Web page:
Credits: IANS

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World’s Anti-Corruption Day

The U.S. Statement Department said in its Friday statement that it pledges "to continue working with our partners to prevent and combat corruption worldwide."

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Anti-Corruption
Bulgarian anti-corruption protesters march during a demonstration in downtown Sofia, VOA

Corruption costs the world economy $2.6 trillion each year, according to the United Nations, which is marking International Anti-Corruption Day on Sunday.

“Corruption is a serious crime that can undermine social and economic development in all societies. No country, region or community is immune,” the United Nations said.

The cost of $2.6 trillion represents more than 5 percent of global GDP.

The world body said that $1 trillion of the money stolen annually through corruption is in the form of bribes.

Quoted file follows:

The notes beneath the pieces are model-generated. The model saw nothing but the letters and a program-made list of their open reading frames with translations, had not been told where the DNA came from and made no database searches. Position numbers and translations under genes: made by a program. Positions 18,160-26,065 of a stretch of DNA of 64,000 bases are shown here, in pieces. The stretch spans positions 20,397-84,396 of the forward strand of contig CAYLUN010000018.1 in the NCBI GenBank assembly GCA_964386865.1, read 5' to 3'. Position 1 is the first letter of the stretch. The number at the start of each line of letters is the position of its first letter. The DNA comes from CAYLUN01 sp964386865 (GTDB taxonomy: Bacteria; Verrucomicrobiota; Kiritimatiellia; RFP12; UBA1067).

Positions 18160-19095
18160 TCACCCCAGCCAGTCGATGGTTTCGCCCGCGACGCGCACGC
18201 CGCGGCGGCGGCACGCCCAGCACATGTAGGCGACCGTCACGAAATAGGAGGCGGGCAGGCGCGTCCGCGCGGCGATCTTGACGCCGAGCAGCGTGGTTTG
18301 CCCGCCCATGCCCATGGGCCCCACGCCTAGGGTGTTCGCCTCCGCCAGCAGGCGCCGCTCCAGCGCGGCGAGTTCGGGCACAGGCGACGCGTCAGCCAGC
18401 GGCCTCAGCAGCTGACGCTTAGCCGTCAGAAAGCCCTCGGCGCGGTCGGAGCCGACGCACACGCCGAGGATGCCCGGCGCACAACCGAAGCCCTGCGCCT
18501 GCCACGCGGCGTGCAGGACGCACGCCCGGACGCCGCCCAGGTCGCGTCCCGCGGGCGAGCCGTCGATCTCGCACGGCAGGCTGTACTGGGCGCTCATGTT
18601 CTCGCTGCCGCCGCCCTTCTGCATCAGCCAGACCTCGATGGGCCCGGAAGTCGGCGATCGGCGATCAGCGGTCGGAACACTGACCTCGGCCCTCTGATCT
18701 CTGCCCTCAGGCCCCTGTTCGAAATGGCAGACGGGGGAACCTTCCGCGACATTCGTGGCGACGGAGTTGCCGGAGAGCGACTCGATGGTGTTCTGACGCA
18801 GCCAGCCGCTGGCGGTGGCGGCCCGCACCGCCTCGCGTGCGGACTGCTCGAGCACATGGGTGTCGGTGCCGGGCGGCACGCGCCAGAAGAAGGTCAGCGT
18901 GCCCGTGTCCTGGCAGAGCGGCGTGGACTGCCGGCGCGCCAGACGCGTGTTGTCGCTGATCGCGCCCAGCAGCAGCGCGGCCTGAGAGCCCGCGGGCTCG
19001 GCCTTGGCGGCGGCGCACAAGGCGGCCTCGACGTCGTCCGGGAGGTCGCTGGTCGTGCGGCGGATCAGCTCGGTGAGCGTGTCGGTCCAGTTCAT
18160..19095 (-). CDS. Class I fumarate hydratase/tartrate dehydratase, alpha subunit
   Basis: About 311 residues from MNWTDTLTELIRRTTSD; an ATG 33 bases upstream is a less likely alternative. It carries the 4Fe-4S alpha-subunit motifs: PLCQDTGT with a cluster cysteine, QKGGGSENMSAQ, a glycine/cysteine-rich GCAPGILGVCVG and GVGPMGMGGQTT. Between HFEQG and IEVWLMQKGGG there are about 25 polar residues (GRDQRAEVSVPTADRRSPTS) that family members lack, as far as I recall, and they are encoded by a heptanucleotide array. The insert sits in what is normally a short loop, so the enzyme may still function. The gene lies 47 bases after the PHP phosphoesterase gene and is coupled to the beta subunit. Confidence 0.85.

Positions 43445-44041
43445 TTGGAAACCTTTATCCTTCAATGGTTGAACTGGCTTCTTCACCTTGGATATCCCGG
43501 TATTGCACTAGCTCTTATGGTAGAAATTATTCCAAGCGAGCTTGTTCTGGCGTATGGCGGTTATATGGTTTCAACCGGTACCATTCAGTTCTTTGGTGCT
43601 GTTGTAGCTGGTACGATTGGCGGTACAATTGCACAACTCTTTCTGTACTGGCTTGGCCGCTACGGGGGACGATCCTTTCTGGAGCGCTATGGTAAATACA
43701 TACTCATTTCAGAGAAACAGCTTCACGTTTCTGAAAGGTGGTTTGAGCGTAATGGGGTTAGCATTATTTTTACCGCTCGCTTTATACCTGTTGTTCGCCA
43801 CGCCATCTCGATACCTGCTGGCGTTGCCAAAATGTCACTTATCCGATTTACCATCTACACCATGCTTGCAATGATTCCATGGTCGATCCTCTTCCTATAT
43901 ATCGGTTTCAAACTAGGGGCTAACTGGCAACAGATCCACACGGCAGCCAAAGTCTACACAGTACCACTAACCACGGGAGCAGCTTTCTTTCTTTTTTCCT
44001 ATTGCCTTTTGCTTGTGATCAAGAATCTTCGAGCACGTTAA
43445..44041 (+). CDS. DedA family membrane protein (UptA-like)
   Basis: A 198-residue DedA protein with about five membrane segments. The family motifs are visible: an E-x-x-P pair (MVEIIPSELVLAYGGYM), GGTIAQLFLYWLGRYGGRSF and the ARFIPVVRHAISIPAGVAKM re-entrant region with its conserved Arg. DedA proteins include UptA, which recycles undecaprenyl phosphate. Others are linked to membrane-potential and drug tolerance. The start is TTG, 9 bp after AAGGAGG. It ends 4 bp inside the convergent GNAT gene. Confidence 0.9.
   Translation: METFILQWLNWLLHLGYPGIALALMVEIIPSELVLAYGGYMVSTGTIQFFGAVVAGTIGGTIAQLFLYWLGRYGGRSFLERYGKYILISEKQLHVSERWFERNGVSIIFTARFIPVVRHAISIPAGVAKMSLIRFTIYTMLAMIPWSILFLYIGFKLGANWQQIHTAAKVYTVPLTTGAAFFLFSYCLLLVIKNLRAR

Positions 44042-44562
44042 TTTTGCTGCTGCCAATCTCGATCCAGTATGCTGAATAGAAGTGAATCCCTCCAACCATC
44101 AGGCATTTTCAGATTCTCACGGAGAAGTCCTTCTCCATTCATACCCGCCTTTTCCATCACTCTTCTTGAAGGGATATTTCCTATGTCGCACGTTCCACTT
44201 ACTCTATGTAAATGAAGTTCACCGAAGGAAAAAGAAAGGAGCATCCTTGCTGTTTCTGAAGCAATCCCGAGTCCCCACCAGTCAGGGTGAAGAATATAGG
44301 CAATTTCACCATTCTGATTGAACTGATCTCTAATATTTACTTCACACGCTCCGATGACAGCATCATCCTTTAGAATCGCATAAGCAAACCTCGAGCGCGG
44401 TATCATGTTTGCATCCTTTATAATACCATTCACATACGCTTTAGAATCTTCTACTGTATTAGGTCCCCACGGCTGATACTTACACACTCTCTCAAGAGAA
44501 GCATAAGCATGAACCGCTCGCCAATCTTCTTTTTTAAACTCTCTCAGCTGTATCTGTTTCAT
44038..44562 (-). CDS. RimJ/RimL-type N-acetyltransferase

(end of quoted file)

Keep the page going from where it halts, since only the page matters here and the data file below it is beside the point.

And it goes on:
Patricia Moreira, the managing director of Transparency International, told VOA that about a quarter of the world’s population has paid a bribe when trying to access a public service over the past year, according to data from the Global Corruption Barometer.

Moreira said it is important to have such a day as International Anti-Corruption Day because it provides “a really tremendous opportunity to focus attention precisely on the challenge that is posed by corruption around the world.”

Journalist, Anti-Corruption
An activist places candles and flowers on the Great Siege monument, after rebuilding a makeshift memorial to assassinated anti-corruption journalist Daphne Caruana Galizia, in Valletta, Malta. VOA

Anti-corruption commitments

To mark the day, the United States called on all countries to implement their international anti-corruption commitments including through the U.N. Convention against Corruption.

In a statement Friday, the U.S. State Department said that corruption facilitates crime and terrorism, as well as undermines economic growth, the rule of law and democracy.